That all changed on September 29, 1915, when a massive hurricane swept in from the Caribbean. In Frenier, where Julia lived, the storm surge rose 13 feet, and the winds howled at 125 miles an hour. Many of the townsfolk sought refuge in the railroad depot, which collapsed and killed 25 people. Altogether, close to 300 people in Louisiana died, with almost 60 in Frenier and Ruddock alone. When the storm cleared on October 1, Frenier, Ruddock, and Napton had been entirely destroyed—homes flattened, buildings demolished, and miles of railway tracks washed away. One of the few survivors later described how he’d clung to an upturned cypress tree and shut his ears against the screams of those drowning in the swamp.

The hurricane seemed to come out of nowhere. But if you listen to the guides who take tourists into the Manchac swamp, the storm was the result of the wrath of Julia Brown. Brown, they say, laid a curse on the town because she felt taken for granted—a curse that came true when the storm swept through on the day of her funeral and killed everyone around. On certain tours, the guides take people past a run-down swamp graveyard marked "1915"—it’s a prop, but a good place to tell people that Brown’s ghost still haunts the swamp, as do the souls of those who perished in the hurricane. The legend of Julia Brown has become the area's most popular ghost story, spreading to paranormal shows and even Reddit, where some claim to have seen Brown cackling at the edge of the water.

After I visited the swamp earlier this year and heard Julia Brown's story, I got curious about separating fact from fiction. It turns out Julia Brown was a real person: Census records suggest she was born Julia Bernard in Louisiana around 1845, then married a laborer named Celestin Brown in 1880. About 20 years later, the federal government gave her husband a 40-acre homestead plot to farm, property that likely passed on to Julia after her husband’s death around 1914.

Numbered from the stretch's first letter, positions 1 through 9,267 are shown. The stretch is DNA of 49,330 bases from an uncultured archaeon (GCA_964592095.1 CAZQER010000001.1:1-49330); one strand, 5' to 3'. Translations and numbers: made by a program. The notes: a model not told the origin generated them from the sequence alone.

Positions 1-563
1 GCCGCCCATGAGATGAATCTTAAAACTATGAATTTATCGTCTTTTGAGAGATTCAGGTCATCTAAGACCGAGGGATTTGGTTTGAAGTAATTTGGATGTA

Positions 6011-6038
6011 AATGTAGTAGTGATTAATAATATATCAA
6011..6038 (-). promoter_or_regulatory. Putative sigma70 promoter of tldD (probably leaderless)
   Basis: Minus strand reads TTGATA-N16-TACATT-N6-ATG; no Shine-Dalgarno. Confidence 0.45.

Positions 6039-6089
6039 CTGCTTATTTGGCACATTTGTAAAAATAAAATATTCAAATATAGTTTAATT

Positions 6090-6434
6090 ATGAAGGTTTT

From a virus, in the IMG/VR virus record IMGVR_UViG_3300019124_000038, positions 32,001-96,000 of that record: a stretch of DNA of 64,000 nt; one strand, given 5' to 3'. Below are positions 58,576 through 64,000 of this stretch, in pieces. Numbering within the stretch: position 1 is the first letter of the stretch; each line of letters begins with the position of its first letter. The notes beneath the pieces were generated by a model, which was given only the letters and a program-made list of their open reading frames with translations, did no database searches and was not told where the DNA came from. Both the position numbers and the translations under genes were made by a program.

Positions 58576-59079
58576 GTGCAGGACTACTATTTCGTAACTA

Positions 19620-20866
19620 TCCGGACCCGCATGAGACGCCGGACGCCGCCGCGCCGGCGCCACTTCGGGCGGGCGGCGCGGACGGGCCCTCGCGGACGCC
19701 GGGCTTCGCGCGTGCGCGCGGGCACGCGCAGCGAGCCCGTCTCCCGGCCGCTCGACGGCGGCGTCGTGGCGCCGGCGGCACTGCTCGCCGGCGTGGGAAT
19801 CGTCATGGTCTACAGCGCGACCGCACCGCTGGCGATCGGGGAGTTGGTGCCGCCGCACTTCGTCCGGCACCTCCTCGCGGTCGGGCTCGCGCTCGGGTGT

Official census and property records don’t make any mention of Brown’s voodoo work, but that's not especially surprising. A modern New Orleans voodoo priestess, Bloody Mary, told Mental Floss she has found references to a voodoo priestess or queen by the name of Brown who worked in New Orleans around the 1860s before moving out to Frenier. Mary notes that because the towns had no doctors, Brown likely served as the local healer (or traiteur, a folk healer in Louisiana tradition) and midwife, using whatever knowledge and materials she could find to care for local residents.

Brown’s song is documented, too. An oral history account from long-time area resident Helen Schlosser Burg records that "Aunt Julia Brown … always sat on her front porch and played her guitar and sang songs that she would make up. The words to one of the songs she sang said that one day, she would die and everything would die with her."

There’s even one newspaper account from 1915 that describes Brown's funeral on the day of the storm. In the words of the New Orleans Times-Picayune from October 2, 1915 (warning: offensive language ahead):

Many pranks were played by wind and tide. Negroes had gathered for miles around to attend the funeral of ‘Aunt’ Julia Brown, an old negress who was well known in that section, and was a big property owner. The funeral was scheduled … and ‘Aunt’ Julia had been placed in her casket and the casket in turn had been placed in the customary wooden box and sealed. At 4 o’clock, however, the storm had become so violent that the negroes left the house in a stampede, abandoning the corpse. The corpse was found Thursday and so was the wooden box, but the casket never has been found.

Bloody Mary, however, doesn’t think Brown laid any kind of curse on the town. "Voodoo isn’t as much about curses as it is about healing," she says. The locals she has spoken to remember Julia as a beloved local healer, not a revengeful type. In fact, Mary suggests that Julia’s song may have been more warning to the townsfolk than a curse against them. Perhaps Brown even tried to perform an anti-storm ritual and was unable to stop the hurricane before it was too late. Whatever she did, Mary says, it wasn’t out of malevolence. And if she’s still in the swamp, you have less to fear from her than from the alligators.

This story originally ran in 2016.